Posted on September 13, 2017 at 8:00 AM
Tony Walter writing on the website The Conversation suggests an interesting perspective on how society ought to think about those of us who are at the end of life. He suggests that we need to provide the same protection for them that we offer to children. He is not suggesting that we take away the autonomy and independence of our parents and grandparents, but that if we focus solely on the autonomy of those who are at the end of life we run the risk of abandoning them. In early childhood, all of us live in a state of dependence and we recognize the responsibility that parents must provide for the needs of their children. We also recognize the societal responsibility when parents are unable to or for other reasons do not provide for the needs of their children. He is saying that there are many among us who enter into a state of dependence as they age and develop diminished capacity to provide for their own needs. When this occurs we as a society have a responsibility to see that those needs are provided for, while still recognizing and encouraging whatever autonomy those elderly persons in need still possess.
In my practice, I commonly see situations in which children begin to take on a parenting role toward an aging mother or father with diminished capacity to care for her his own needs. At times, this is awkward and may be resisted by either the parent or the child, but it can be done well with respect for the aging parent and gratitude on the part of the child for how the parent cared for him or her at the beginning of life. It would be good for us to recognize this symmetry of life with dependence at both its beginning and end, and embrace it rather than ignoring or avoiding it.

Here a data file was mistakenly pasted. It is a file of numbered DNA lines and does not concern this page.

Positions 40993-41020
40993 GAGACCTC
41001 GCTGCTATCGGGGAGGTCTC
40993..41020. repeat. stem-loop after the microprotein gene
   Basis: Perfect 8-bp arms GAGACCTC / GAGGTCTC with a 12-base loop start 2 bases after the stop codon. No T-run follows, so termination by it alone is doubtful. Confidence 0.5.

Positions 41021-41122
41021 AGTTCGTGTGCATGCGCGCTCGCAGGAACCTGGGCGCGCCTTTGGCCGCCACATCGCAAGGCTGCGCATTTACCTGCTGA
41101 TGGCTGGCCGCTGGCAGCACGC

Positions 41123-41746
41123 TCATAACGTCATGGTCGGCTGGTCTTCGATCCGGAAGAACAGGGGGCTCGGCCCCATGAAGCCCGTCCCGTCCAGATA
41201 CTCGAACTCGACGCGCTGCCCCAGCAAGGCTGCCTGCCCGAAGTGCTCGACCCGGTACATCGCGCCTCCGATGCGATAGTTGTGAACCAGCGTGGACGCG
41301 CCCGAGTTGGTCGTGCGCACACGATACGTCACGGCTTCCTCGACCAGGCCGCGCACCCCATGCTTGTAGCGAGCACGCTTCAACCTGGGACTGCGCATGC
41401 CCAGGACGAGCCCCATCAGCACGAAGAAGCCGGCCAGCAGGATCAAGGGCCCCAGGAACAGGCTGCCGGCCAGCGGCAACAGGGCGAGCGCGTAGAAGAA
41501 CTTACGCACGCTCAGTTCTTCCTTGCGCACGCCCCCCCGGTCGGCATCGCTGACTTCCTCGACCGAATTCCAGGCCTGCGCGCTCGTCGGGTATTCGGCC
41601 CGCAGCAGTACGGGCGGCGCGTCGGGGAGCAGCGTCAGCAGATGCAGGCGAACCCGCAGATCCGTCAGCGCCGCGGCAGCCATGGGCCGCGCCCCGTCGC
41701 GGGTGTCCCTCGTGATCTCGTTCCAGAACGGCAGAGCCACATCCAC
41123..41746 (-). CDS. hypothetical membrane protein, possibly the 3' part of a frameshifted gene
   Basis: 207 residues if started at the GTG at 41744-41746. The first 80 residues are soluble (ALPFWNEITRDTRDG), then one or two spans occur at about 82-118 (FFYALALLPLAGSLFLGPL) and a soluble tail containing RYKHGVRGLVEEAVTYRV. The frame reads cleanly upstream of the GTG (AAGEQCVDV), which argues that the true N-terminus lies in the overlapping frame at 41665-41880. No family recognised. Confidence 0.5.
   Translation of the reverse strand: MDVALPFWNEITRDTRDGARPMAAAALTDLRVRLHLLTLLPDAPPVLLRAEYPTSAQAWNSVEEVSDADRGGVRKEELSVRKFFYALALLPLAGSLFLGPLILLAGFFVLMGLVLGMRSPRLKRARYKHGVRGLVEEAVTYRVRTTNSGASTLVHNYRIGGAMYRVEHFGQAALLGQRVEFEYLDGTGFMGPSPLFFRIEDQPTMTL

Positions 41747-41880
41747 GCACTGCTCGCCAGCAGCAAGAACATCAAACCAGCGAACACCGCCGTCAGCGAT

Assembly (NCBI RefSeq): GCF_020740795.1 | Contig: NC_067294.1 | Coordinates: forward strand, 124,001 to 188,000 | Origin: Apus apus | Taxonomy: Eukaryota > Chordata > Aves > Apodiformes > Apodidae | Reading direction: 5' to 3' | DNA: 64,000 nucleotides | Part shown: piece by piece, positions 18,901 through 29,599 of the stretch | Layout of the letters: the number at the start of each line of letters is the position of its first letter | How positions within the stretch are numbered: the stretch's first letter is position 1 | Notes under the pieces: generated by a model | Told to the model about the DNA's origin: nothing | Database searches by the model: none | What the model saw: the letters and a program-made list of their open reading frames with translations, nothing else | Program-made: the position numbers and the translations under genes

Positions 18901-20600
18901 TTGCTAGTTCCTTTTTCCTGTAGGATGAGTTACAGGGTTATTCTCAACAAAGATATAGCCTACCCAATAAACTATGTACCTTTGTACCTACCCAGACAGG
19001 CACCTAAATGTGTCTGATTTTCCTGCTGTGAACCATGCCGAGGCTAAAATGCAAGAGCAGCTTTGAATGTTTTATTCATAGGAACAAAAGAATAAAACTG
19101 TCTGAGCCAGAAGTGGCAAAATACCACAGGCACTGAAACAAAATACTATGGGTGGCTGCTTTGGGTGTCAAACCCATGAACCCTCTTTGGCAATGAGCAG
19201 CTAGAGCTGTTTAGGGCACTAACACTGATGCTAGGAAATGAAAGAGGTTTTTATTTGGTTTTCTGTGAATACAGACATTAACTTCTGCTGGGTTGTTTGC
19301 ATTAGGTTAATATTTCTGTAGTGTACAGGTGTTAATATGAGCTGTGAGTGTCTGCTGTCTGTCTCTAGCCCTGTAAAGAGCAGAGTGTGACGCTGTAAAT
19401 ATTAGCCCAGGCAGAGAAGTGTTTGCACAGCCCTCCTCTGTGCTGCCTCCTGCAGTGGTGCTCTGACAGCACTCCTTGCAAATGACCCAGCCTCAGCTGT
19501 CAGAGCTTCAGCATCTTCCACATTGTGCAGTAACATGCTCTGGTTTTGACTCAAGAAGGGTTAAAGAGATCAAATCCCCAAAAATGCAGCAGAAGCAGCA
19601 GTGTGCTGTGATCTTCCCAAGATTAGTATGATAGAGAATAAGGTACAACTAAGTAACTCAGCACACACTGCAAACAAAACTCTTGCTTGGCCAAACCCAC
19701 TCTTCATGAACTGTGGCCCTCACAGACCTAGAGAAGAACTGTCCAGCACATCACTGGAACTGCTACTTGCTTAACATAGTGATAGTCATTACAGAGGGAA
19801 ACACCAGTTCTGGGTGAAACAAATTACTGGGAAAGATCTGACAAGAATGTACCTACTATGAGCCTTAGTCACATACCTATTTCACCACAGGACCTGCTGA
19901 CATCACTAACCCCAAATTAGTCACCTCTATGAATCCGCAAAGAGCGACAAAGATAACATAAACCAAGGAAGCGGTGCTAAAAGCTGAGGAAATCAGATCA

The focus on autonomy and self-reliance in our society can at times be productive but also can be destructive. Those of us who are Christians should be able to understand that no matter how capable we are we are all dependent. None of us is capable of being what God desires for us to be on our own. We are all dependent upon him to be transformed into the representation of his image that he desires for us to be. If we can recognize that dependence is something that we all share we can respond to the needs of the frail elderly among us in a way that both respects and protects them.